Wednesday, May 25, 2011

The Engagement at Graz: June 26, 1809

In June 1809, the French under GD Broussier had a half-hearted siege of the city and fortress of Graz in Styria under way. The approach of a relief army from Croatia under FML Ignaz Gyulai, caused Broussier to abandon the siege. Marshal Marmont and the Army of Dalmatia then approached form the South on the opposite side of the Mur, and Broussier returned to the city and launched an attack, driving Gyulai back. Broussier then received orderes from Marmont to march South down the West side of the valley of the river Mur.  He detached 2 battalions of the 84e Ligne to the East bank to "chase off  the 150 Hussars and as many Croats"  that the French believed were all that was left in the vicinity of Graz, plus 3 companies of Leger to hold the bridge at Gosting, North of the city. As it turned out, Gyulai was much closer to Graz than the French realized, setting the stage for this interesting engagement, which is detailed in John Gill's "1809: Thunder on the Danube, Volume III". As I've mentioned previously, if you have a strong interest in this campaign, you absolutely *must* have these wonderful books!

Barry and I fought out this scenario last weekend,  which is #18 in my Blunders on the Danube scenario book. Incidentally, I received confirmation that the book has been sent to the printer, and availability is anticipated for July, and with a revised second edition of Field of Battle itself. Barry graciously took command of the Austrians, whose force consists largely of second line troops and untried units of the newly raised Hungarian Insurrectio. If nothing else, the game presented the opportunity to field a number of recently painted units, including all of the Insurrectio, 8 French Ligne and 2 Legere. Wargamers know that for some reason, newly painted troops seldom perform well in their first appearance on the tabletop! We used the Field of Battle rules from Piquet, by Brent Oman, incorporating several of the rules changes from the 2nd edition.

Broussier's Division at the start of the action, now counter marching back towards Graz from the South.

Ignaz Gyulai and the Austrians; Splenyi's Division in the lead, with Kalnassy's Division behind them. Munkassy's Division is on the far side of the Mur, which is crossable only at the bridges, and (for the Austrians only) at the city of Graz.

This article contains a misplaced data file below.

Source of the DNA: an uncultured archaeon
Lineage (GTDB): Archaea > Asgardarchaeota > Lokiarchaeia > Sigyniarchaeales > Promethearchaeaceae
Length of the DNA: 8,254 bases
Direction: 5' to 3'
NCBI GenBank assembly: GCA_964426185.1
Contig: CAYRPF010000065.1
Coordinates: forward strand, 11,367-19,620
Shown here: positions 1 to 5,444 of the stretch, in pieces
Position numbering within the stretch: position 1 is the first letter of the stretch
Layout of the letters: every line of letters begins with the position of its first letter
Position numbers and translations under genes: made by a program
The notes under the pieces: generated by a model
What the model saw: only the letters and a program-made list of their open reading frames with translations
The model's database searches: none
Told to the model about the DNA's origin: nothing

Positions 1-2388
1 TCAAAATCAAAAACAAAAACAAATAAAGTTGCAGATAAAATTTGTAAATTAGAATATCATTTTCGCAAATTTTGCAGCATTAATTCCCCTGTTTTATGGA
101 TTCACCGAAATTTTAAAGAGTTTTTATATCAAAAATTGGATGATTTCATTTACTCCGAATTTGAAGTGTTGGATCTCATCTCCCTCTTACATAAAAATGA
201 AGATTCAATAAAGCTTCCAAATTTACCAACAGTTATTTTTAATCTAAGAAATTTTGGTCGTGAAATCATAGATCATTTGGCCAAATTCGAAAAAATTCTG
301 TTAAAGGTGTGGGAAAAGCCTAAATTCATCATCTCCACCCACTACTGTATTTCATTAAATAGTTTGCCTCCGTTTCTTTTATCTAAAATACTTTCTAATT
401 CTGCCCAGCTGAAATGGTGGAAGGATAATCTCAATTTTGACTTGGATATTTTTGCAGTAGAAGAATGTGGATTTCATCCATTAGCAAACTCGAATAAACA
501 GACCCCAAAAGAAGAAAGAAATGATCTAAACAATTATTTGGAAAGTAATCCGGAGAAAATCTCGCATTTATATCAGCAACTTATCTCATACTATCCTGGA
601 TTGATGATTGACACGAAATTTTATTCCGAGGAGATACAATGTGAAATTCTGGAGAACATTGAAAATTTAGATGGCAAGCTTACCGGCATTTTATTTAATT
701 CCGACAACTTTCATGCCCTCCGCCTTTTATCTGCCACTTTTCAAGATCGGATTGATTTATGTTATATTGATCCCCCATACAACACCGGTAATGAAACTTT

A closer view of the Austrian set up; this picture, one of several in this post taken by Barry with his camera, shows the color of my table covering in much more accurate hues than mine ever do! Note the blue coated infantry of the Hungarian Insurrectio.

The fortified city of Graz, with the 84e Ligne's 2 battalions and a section 3# "pop guns", stationed at the St. Leonhard suburb on the far side of the river. All of the hills/mountains are impassable.

Broussier advances towards Graz and the bridge at Gosting.

The Austrians have their own advance going, and their 4th Division has now arrived on the East bank of the Mur, under Gavassini.  Barry rolled very well for Gyulai, who came out rated an uncharacteristically Austrian D12 for his Leadership die; most of the Austrian sub commanders were more typical LD 8 ratings, however.

Aided by hot Initiative  rolls (Rolling his D12 against my D10, Barry never lost an initiative roll the entire game), the Austrians are advancing with unwonted alacrity!

View of the Austrian advance from the French perspective!

Overview of the battlefield at this point; the 84e are starting to get nervous as hordes of Asutrians start to appear near Graz!

The French Initiative sees the early arrival of Marmont with Clausel's Division (this division could enter anywhere between the 1st and 6th French Move Card, with the 3rd probably being about the average result). I have left a limbered artillery battery in the lead of the advance... perhaps not the best choice, but there should be plenty of time to get it unlimbered and into action when the time comes, right?

Umm, maybe not!  Barry proceeded to win TEN impetus, and his lead Division's commander unit rolled "Three segments with Fancy Biz" when they turned a "MOVE ONE COMMAND" card.  Oops! The command passes right through Graz and onto the West side of the valley.

Close up of the Charge of the Austrian Hussars upon the limbered French Artillery. Even Insurrectio Hussars can probably win this one! The Legere unit behind them in March Column won't fare much better if they get charged by the aggressive Austrian Horse, either!

As expected, the Austrian Cavalry sabers the crew and runs off the limber horses, at no cost to themselves. The Austrian Cavalry battery and supporting infantry are also in position to block the French advance! However, the Austrians have used their 10 impetus, and now the initiative passes to the French!